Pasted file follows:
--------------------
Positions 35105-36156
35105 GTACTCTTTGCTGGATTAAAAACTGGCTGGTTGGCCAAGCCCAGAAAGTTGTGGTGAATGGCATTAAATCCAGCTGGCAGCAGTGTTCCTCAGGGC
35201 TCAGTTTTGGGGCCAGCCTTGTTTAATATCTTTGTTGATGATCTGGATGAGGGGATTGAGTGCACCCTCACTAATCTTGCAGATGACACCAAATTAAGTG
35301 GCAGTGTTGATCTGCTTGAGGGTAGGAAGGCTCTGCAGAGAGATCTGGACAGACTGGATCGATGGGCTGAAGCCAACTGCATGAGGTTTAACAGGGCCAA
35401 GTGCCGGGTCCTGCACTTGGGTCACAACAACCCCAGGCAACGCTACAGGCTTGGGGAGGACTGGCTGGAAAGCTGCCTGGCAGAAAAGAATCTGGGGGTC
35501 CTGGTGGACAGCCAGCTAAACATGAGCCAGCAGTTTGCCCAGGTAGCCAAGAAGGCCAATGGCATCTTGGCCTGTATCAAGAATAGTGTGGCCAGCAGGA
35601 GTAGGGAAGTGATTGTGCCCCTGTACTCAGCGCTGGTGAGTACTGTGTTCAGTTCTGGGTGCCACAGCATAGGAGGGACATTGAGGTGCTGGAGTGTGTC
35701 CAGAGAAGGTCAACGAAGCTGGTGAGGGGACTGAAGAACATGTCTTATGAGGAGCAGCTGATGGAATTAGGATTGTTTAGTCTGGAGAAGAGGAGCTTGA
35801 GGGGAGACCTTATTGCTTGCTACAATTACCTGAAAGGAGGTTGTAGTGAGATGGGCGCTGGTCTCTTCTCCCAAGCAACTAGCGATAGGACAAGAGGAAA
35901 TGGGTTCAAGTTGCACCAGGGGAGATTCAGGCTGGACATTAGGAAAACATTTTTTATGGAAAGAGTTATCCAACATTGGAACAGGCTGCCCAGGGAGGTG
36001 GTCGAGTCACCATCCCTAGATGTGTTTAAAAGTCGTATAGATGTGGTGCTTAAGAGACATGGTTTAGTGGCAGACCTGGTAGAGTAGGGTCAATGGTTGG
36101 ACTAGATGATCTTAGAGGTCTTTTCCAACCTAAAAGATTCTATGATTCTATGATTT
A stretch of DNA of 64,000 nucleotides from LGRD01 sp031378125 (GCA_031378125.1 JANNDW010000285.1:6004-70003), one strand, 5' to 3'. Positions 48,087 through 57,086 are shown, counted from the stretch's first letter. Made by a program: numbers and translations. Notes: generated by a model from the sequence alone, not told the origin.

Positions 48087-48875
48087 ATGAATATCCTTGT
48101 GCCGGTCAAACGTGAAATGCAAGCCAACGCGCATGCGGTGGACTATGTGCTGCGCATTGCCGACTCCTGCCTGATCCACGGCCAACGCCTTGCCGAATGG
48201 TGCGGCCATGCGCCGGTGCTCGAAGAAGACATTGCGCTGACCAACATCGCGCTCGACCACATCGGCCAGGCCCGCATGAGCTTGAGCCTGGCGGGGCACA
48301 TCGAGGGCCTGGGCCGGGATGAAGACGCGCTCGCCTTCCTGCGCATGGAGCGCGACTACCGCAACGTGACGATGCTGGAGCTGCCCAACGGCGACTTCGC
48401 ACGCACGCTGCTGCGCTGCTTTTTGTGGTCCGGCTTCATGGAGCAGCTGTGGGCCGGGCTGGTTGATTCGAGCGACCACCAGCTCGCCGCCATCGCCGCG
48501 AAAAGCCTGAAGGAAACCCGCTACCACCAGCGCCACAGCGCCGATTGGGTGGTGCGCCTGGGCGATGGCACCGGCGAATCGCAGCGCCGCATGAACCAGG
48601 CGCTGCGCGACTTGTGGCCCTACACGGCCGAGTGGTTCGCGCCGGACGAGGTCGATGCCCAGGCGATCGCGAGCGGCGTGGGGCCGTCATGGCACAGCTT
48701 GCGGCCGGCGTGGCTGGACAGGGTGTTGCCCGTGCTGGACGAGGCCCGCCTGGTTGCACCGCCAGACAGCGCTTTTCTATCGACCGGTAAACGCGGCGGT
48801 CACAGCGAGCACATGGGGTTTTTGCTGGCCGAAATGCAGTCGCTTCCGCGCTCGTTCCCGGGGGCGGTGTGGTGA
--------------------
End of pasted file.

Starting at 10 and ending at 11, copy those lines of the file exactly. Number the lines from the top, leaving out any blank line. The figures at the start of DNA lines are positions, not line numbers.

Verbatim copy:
35901 TGGGTTCAAGTTGCACCAGGGGAGATTCAGGCTGGACATTAGGAAAACATTTTTTATGGAAAGAGTTATCCAACATTGGAACAGGCTGCCCAGGGAGGTG
36001 GTCGAGTCACCATCCCTAGATGTGTTTAAAAGTCGTATAGATGTGGTGCTTAAGAGACATGGTTTAGTGGCAGACCTGGTAGAGTAGGGTCAATGGTTGG